Leg 112 confirmed that instead of beingbuilt up, the continental margin had experienced a period of subsidence, or sinking. The JOIDES Resolution brought up fossils of animals that had lived in very shallow waters as long ago as 40 million years but that are now buried about 4,000 meters beneath the sea surface. ODP researchers suspect that the subsidence of the margin was caused by the movement of the downgoing Nazca plate, which eroded the front and bottom of the South American plate, causing it to sink.

"We've now raised the level of questioningfrom whether or not massive erosion at the front of the continent takes place to what the mechanism of that erosion is,' says co-chief scientist Roland von Huene at the U.S. Geological Survey in Menlo Park, Calif.

Leg 112 researchers also found thatstarting about 12 million years ago, sediments began to accrete in the classic way after a 2-kilometer-high ridge plunged beneath the margin. But they don't understand what caused this change from subsidence to accretion.

What scientists are beginning to realize,according to von Huene, is that erosion in subduction zones is more common than previously supposed. "We've now finding that there is a real spectrum between accretion and erosion, and that erosion is quite important,' he says.

In addition to its significance intectonics investigations, the South American margin is an important place for studying past oceanic and climatic conditions. In particular, the coasts of Peru and Ecuador are renowned for their upwelling of cold, nutrient-rich waters, which support a rich fishing industry. (El Ninos, changes in ocean and wind patterns that disrupt world weather patterns, were named by South American fishermen, whose livelihood is threatened when El Ninos suppress this upwelling.)

On Leg 112, scientists collected a nearlycontinuous record of the sediments and fossils left by plants and animals living at the South American margin over the last 7 million years. The cores "contain a tremendous potential for very detailed studies of the climate and oceanographic history of Peru' with an unprecedented resolution, says co-chief scientist Erwin Suess at Oregon State University at Corvallis.

Suess says some sediment layers arelaminated, or composed of finer layers. These layers alternate with nonlaminated ones. He believes that contrary to scientists' expectations, the laminated sediments were deposited during glacial periods, when sea levels were low and the winds that blow westward from Peru intensified, displacing surface water and resulting in a period of enhanced upwelling. With more upwelling, algae and diatoms flourished. When these organisms sank to the bottom, they consumed the oxygen that sustains bottom-dwelling animals, which normally churn up laminated sediments. Previously, says Suess, scientists had correlated laminated sediments with high sea level.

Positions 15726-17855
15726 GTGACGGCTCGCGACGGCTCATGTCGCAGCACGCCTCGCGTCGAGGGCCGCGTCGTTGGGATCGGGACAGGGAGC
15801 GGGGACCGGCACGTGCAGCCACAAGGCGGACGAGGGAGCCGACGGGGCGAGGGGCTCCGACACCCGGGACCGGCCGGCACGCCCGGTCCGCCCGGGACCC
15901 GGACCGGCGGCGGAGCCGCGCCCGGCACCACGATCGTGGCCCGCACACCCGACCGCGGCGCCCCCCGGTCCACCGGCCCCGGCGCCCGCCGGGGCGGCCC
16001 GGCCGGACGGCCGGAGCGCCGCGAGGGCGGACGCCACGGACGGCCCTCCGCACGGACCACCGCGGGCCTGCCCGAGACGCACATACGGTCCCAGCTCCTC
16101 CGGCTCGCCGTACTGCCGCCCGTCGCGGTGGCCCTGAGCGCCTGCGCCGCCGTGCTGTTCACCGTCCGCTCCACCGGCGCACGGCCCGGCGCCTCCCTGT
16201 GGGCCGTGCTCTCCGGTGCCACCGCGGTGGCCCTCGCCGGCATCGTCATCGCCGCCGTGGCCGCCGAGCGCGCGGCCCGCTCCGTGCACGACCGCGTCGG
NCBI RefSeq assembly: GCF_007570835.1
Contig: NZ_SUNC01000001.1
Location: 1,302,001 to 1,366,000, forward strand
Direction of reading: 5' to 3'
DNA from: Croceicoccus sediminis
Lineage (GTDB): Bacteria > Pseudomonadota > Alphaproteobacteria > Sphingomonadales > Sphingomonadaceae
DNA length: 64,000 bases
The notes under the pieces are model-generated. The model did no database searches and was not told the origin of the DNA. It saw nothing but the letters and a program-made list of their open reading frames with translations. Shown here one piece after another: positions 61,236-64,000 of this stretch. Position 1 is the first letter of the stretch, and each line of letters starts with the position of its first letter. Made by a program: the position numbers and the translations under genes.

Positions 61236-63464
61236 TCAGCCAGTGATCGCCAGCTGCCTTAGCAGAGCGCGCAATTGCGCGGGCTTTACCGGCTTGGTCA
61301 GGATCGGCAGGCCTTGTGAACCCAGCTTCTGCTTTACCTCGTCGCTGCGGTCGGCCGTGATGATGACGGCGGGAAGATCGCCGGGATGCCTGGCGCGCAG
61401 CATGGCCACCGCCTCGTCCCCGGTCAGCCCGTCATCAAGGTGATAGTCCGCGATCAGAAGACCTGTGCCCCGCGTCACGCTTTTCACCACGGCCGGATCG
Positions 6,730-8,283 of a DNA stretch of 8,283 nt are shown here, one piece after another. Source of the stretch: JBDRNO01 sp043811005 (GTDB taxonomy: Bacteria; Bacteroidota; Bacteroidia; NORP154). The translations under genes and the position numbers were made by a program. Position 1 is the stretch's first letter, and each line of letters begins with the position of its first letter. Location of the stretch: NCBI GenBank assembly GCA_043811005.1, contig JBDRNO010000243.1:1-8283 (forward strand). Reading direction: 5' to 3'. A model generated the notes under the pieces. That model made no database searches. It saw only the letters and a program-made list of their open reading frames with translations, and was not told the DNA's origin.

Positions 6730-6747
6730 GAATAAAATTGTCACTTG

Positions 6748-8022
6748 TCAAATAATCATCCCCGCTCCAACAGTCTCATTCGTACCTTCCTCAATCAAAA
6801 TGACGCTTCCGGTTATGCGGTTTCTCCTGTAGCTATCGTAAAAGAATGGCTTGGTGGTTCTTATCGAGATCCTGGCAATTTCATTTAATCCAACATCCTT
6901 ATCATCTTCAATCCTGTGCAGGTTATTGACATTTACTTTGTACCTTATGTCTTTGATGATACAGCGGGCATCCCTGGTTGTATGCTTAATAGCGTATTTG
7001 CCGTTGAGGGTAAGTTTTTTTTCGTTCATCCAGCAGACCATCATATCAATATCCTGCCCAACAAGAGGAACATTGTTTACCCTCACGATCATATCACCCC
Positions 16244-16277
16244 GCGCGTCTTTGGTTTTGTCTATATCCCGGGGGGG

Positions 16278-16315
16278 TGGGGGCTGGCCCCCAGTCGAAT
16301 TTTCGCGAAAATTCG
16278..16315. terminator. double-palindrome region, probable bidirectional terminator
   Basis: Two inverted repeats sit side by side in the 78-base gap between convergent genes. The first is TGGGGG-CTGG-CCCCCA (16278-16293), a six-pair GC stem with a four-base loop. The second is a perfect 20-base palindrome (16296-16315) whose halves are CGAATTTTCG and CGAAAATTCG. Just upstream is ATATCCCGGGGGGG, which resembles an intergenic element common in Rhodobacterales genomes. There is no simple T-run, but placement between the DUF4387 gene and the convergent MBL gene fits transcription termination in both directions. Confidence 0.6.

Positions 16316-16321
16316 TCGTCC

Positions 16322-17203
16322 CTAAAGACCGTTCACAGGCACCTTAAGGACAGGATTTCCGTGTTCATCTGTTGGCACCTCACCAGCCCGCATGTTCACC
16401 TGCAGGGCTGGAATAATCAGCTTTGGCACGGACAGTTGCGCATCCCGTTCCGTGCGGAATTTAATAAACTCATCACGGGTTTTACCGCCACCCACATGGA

The most surprising find of Leg 112 wasthe discovery of water in the sediments that was twice as salty as normal seawater. Suess suspects that about 10 million years ago the outer shelf was lifted and isolated from the oceans, leaving a salty layer of evaporites--sedimentary rocks that formed when seawater evaporated from a basin--that is now buried deep in the margin. While ODP scientists were able to detect the salt that is now seeping upward from a salt deposit, they did not encounter the salt source itself.

With summer now under way in theSouthern Hemisphere, the JOIDES Resolution, on Leg 113, is in the Weddell Sea, in the Antarctic, studying the past ocean circulation around Antarctica as well as the tectonic processes that separated Antarctica from Australia and South America millions of years ago.

On future cruises, it's possible thatODP scientists will be joined by their Soviet colleagues. Both the U.S. National Science Foundation (NSF) and the Soviet Union have indicated a desire for the Soviets to pay the $2.5 million annual fee and become ODP's seventh member. But according to an official at NSF in Washington, D.C., there is some opposition in the Reagan administration to Soviet membership. In fact, an NSF delegation's scheduled trip to the Soviet Union to sign the ODP membership agreement has been postponed, he says, apparently because of "administration infighting.'
COPYRIGHT 1987 Science Service, Inc.
No portion of this article can be reproduced without the express written permission from the copyright holder.
Copyright 1987, Gale Group. All rights reserved. Gale Group is a Thomson Corporation Company.

Article Details
Printer friendly Cite/link Email Feedback
Title Annotation:Ocean Drilling Program
Author:Weisburd, Stefi
Publication:Science News
Date:Feb 14, 1987
Previous Article:Water veto overridden.
Next Article:Earth's most abundant mineral.

Related Articles
Leg 106 treats: heat vents, sea creatures, engineering feats.
Connect the dots in the ocean crust.
Legislators jump on predicted surplus.
End of the line for kids' free rides?
KUWAIT - Ratqa & Abdali - The Heavy/Sour Crude Project.
KUWAIT - The Onshore Fields - Wafra.
Community through youth: the experience of Auckland City libraries.
Traveling hip hop.
Elm root growth.

Terms of use | Copyright © 2017 Farlex, Inc. | Feedback | For webmasters